On December 10, 1869, John Campbell, governor of the Wyoming Territory, approved the first law in U.S. history explicitly granting women the right to vote. Commemorated in later years as Wyoming Day, the event was one of many firsts for women achieved in the Equality State.
Twenty years later, on November 5, 1889, Wyoming voters approved the first constitution in the world granting full voting rights to women. Wyoming voters again made history in 1924 when they elected Nellie Tayloe Ross the first woman governor in the United States.
The events leading to the introduction and passage of the 1869 suffrage law remain unclear. One story, long embedded in the history of suffrage in Wyoming, credits Esther Hobart Morris who had arrived in South Pass, Wyoming, shortly before the 1869 elections. The story alleges that Mrs. Morris decided to have a tea party in order to present her support of woman suffrage to candidates for the legislature. Although many historians have not found contemporary records to document this event, the story is recounted in many volumes including Carrie Chapman Catt’s Women Suffrage and Politics; the inner story of the suffrage movement:
At this point, twenty of the most influential men in the community, including all the candidates of both parties, were invited to dinner at the ‘shack of Mrs. Esther Morris’…To her guests she now presented the woman’s case with such clarity and persuasion that each candidate gave her his solemn pledge that if elected he would introduce and support a woman suffrage bill.
Woman Suffrage and Politics, the Inner Story of the Movement. By Carrie Lane Chapman Catt and Nettie Rogers Schuler; New York: C. Scribner Sons, 1926. p.75. National American Woman Suffrage Association Collection. Rare Book & Special Collections Division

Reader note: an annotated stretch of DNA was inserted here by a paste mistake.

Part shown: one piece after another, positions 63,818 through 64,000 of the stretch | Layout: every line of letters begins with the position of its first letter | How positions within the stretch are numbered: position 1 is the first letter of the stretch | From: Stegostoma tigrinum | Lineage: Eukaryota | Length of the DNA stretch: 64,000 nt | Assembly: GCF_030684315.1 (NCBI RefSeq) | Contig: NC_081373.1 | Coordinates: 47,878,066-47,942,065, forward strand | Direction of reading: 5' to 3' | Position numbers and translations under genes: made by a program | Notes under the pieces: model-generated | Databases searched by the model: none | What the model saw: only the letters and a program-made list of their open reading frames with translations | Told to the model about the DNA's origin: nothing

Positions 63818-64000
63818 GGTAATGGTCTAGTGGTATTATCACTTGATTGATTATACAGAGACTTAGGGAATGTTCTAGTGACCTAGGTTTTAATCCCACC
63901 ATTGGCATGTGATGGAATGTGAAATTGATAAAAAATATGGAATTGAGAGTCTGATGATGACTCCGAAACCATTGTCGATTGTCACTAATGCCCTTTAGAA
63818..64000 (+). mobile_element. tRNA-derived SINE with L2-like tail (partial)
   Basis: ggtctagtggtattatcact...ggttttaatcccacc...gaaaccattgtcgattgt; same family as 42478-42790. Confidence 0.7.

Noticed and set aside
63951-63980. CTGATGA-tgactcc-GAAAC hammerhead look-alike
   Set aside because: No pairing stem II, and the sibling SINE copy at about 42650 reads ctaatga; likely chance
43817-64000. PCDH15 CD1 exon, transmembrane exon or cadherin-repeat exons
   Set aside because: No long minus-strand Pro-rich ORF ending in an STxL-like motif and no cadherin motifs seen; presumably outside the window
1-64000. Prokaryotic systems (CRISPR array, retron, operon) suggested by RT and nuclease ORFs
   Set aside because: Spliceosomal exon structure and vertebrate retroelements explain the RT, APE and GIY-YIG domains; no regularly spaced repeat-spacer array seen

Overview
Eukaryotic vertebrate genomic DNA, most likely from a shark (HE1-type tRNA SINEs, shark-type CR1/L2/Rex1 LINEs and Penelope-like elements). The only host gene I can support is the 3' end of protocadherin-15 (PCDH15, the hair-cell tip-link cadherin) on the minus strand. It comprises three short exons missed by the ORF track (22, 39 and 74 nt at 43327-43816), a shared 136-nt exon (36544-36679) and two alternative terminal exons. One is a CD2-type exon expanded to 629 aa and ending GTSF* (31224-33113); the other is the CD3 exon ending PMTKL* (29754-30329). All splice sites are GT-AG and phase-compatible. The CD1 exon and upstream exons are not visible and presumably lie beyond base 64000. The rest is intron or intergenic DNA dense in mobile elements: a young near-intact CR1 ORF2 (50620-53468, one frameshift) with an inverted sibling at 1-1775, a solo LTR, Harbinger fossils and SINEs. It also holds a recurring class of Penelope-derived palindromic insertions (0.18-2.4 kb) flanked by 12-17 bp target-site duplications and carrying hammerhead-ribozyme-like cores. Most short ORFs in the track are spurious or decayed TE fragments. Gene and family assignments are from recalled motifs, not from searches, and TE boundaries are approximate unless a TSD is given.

One indisputable fact is the appointment of Esther Hobart Morris as the first woman to serve as a justice of the peace. She served for eight and a half months and heard 27 cases.
Democrat William H. Bright, who supposedly had been present as a dinner guest at Morris’ home, won a seat in the legislature and introduced a bill granting women the right to vote. Although the legislators are said to have treated the legislation as a joke, they approved it nonetheless. To their surprise, Governor Campbell signed it into law. The summoning, three months later, of the first women jurors to duty in Laramie, attracted international attention.
- Find more material on the achievement of suffrage in Wyoming. Search the National American Woman Suffrage Association Collection on Esther Morris. Read Woman Suffrage and Politics, the Inner Story of the Movement for one version of the first election in Wyoming, including a description of the virulent opposition encountered by supporters of African Americans’ right to vote. See the time line One Hundred Years Toward Suffrage for an overview of the suffrage movement, which enjoyed some of its first successes in Western states.
- Additional collections documenting the woman suffrage campaign include:
- Votes for Women–The Struggle for Women’s Suffrage: Selected Images from the Collections of the Library of Congress
- Scrapbooks of Elizabeth Smith Miller and Anne Fitzhugh Miller. Part of the National American Woman Suffrage Association Collection
- Women of Protest: Photographs from the Records of the National Woman’s Party
- National American Woman Suffrage Association Records
- View images of the “Equality State” in the Library’s collections of Photos & Prints. For example, a search on Wyoming returns images such as The Grand Teton and Yellowstone Canyon; President Franklin D. Roosevelt in Wyoming External is found in the Denver Public Library Digital CollectionsExternal, which includes extensive photographic documentation of the West.
- Shall Not Be Denied: Women Fight for the Vote celebrates the 100th anniversary of the passage of the Nineteenth Amendment by showcasing the Library’s extensive collections on women’s history.